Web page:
Danish Policy of Confiscating Goods

In contrast, in Middlesbrough and Cardiff, when immigrants are branded with the symbolically suggestive red colour it is not that something is taken away from them, as in Denmark, but that something is added.  The mark is like an anti-halo, a little bit extra added on to your being to show your human deficiency.  More important is location of the red brand.  The door and the wrist, dwelling and nourishment, reduce UK immigrants to a much lower human status than those trying to enter Denmark.  While Danish immigrants are treated, almost, like European citizens, British immigrants remain resolutely sub-British.  Their basic needs, their biological needs are marked out in red suggesting they have reverted back 30,000 years to the beginning of our great experimentation in social living and sustainable farmed sustenance.

I think the parallels with Nazi Germany are overstated and run the risk of denigrating the horror of totalitarianism.  Yes, the Jews were branded with yellow stars but in fact Jews had been forced to wear different clothing, hats, yellow cloth and so on, for centuries so that the Nazis were simply continuing the profound anti-Semitism at the heart of European culture.  This historical sense does not seem to be in play with red doors and red wristbands.  There is no clear historical precedent here, not calculated thought or developed ideology.  It just occurred to private sector managers that using a clear colour code would help them go about their well-subsidised business more efficiently.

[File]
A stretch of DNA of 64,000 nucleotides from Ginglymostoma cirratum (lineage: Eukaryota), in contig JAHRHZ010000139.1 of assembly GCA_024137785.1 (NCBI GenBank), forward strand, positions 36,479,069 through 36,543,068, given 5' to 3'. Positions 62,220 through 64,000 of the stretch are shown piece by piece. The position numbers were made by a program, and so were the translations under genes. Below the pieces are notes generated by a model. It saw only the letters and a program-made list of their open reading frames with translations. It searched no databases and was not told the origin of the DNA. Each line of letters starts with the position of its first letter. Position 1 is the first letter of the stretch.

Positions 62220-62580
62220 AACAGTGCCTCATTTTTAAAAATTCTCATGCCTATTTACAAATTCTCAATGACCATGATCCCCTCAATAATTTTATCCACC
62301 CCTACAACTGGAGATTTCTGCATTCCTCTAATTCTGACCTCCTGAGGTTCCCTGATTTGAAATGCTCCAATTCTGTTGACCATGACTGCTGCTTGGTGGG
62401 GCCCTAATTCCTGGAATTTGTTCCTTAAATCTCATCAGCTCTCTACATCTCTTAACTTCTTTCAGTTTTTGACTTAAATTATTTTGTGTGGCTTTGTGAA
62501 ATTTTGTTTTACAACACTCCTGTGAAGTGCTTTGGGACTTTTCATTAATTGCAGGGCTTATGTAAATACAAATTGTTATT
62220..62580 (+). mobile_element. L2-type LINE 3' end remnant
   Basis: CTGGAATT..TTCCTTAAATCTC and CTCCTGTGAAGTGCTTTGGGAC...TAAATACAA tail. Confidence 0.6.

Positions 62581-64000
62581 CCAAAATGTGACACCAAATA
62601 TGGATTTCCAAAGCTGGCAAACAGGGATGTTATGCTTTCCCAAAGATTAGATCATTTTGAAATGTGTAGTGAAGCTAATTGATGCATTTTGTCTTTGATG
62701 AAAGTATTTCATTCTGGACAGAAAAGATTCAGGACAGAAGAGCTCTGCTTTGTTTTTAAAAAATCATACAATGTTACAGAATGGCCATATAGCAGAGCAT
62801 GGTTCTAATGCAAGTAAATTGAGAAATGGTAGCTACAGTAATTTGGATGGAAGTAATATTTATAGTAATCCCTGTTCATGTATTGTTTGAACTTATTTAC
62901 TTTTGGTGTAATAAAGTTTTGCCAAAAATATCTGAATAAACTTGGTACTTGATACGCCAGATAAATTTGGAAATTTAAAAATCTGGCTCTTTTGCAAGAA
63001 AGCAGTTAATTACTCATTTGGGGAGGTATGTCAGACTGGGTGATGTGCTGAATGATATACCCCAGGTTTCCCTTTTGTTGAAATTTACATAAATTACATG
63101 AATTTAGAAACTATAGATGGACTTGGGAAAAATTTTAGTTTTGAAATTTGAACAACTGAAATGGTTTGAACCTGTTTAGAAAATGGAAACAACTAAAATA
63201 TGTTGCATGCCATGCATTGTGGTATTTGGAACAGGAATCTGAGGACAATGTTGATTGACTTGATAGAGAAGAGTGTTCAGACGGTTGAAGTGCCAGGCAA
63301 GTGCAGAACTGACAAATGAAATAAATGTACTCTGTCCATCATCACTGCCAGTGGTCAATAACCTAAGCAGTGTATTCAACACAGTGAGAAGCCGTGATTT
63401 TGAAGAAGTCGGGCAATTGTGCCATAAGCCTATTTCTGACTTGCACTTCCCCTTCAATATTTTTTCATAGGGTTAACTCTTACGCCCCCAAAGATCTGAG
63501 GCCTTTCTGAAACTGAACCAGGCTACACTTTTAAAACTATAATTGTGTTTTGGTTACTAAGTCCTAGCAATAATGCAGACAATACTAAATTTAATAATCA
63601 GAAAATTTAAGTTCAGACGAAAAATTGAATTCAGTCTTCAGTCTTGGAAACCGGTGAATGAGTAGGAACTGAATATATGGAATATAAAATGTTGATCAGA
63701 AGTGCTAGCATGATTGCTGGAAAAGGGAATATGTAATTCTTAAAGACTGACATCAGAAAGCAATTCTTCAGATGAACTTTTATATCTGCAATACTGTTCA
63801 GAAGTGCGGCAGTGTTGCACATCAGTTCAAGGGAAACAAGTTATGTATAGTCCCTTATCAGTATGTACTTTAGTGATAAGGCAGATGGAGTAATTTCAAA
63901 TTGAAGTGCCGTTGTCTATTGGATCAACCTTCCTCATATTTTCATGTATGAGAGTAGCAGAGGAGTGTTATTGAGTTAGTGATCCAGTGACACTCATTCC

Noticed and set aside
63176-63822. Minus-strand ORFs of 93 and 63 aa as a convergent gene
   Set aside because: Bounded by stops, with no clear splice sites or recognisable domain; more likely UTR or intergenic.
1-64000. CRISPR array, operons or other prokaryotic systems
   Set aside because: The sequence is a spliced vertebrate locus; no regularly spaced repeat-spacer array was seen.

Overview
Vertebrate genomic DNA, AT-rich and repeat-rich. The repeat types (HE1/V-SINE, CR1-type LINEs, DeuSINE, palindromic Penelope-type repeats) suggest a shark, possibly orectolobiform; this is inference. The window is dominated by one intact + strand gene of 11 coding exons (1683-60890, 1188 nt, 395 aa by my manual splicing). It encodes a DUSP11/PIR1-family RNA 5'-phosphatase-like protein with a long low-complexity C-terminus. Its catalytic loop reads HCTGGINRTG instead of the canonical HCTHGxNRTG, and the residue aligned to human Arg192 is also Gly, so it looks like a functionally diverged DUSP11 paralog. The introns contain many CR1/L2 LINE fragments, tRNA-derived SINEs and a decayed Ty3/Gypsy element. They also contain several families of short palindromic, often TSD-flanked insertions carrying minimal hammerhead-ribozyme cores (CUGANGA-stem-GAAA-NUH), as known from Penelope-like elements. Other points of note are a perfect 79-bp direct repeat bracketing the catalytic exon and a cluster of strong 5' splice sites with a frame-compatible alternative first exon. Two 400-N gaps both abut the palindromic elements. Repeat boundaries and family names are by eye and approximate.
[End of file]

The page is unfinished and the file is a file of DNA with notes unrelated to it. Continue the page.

Instead the red-brands reveal for me a pre-historical power that has never left us. The marking out of the other in our midst reaches its apotheosis with the yellow star, certainly, but the process of ‘branding’ has been with us for longer than we can trace.  RenĂ© Girard notes that the practice of scapegoating is a feature of all pre-legal, Steven Pinker calls them “pre-civilised”, societies.  

The aim of scapegoating was to sacrifice someone in the community to assuage violent urges within and between us, whether these might be tensions between groups in the community, or a sense of threat hanging over the whole community.  The victim chosen had to resemble the tribe, had to be a suitable stand-in for a desire of revenge or retribution against one’s neighbour, yet dissimilar enough that you did not mistake the scapegoat for a lawful member of the tribe whose death might promote a sense of guilt or, worse, a need for revenge.  The scapegoat had, in other words, to be one of us but marked out as not quite one of us.